Earlier in the summer, I received an email from a friend on the Canadian Rafting team. He forwarded me the short message, which in broken English described a free trip to Russia to explore whitewater and culture. Russia was near the top of my travel list since reading The Tiger, where Canadian author John Vaillant examines the illegal tiger trade in Eastern Russia. The book introduced me to the history and geography of Russia and this trip would allow me to experience it firsthand, with a splash of whitewater. It was the chance of a lifetime. I had to apply. I sent an application and persuaded my friends to do the same. We emailed our passport information to a Russian stranger and eventually received an email with a plane ticket to Tomsk and a detailed itinerary filled with events, tours and paddling.
We arrived off various red-eye flights, and were treated to a display of Russian dancing, food and games—an opening ceremony of sorts. After a few speeches and a traditional offering of bread dipped in salt, we mingled amongst locals, many who were dressed in ceremonial clothing for dance, and who gathered to welcome us. We played games with kids, learned traditional folk dances and ate soup warmed in a military trailer cook-stove that looked like a small army tank.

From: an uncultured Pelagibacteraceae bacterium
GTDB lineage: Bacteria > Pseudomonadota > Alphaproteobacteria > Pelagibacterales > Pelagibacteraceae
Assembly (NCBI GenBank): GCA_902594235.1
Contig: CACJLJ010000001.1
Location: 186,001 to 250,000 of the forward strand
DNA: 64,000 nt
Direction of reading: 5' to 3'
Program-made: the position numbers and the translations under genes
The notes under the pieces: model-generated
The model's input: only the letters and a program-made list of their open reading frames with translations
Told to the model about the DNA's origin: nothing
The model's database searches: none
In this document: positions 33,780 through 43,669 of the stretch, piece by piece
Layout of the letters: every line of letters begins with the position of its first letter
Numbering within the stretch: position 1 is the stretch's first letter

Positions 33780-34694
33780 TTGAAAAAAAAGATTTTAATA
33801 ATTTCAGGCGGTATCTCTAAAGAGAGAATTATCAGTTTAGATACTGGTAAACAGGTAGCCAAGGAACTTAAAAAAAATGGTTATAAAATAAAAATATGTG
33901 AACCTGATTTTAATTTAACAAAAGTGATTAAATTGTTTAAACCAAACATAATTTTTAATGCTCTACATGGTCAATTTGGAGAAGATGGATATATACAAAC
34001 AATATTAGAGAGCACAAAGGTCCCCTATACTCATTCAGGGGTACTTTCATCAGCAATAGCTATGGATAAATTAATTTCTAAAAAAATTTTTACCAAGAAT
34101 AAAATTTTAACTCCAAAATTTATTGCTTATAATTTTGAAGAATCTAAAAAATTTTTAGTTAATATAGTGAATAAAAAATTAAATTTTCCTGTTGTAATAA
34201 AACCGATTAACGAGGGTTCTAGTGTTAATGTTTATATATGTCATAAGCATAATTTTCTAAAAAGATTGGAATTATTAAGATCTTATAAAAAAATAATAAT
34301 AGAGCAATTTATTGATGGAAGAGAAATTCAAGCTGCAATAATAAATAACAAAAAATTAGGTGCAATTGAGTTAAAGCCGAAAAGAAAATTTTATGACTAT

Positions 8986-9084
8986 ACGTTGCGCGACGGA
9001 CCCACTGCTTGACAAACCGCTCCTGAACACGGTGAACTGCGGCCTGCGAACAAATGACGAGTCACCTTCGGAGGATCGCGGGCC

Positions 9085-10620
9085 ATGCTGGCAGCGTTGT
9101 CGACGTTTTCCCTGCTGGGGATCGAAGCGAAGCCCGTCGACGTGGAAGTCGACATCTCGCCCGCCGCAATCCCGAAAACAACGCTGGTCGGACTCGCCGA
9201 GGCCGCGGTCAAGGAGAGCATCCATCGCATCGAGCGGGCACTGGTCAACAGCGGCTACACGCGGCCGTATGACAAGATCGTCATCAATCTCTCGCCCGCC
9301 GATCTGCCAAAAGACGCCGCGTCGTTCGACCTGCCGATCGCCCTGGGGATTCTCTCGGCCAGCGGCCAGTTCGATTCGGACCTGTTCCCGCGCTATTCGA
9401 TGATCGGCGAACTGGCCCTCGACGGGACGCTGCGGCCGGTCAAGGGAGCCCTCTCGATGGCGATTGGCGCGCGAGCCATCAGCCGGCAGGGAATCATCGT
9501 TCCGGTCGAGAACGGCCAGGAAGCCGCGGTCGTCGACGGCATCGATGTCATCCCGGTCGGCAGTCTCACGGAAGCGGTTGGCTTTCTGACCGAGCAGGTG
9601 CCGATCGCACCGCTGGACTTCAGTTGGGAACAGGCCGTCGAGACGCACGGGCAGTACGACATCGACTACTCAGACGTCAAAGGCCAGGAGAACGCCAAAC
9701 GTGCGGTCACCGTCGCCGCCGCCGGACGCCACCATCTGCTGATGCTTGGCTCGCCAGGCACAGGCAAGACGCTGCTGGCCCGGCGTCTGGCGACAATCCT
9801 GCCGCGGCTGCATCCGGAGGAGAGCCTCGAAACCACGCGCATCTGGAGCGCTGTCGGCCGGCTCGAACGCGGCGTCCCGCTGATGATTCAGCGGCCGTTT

Alexi, the head coach of the current Russian Rafting team and the director of Odyssey, the local rafting club, introduced himself. His smile, much like the other smiles on the faces of the organizers, told me they were proud to host an international group. And I felt deep gratitude for being there. On our route to the event, the bus drove through the city of Tomsk, passing towering apartment buildings that looked like they were pieced together with scrap materials. Next to them stood log cabins with trails of silver piping, left above ground to prevent them from freezing and crazing in the winter. I got the feeling that this was a place where people worked hard. Where things didn’t come easy. And I had just been flown here, given gifts and souvenirs and treated like rafting royalty. I felt humbled and a bit shell shocked.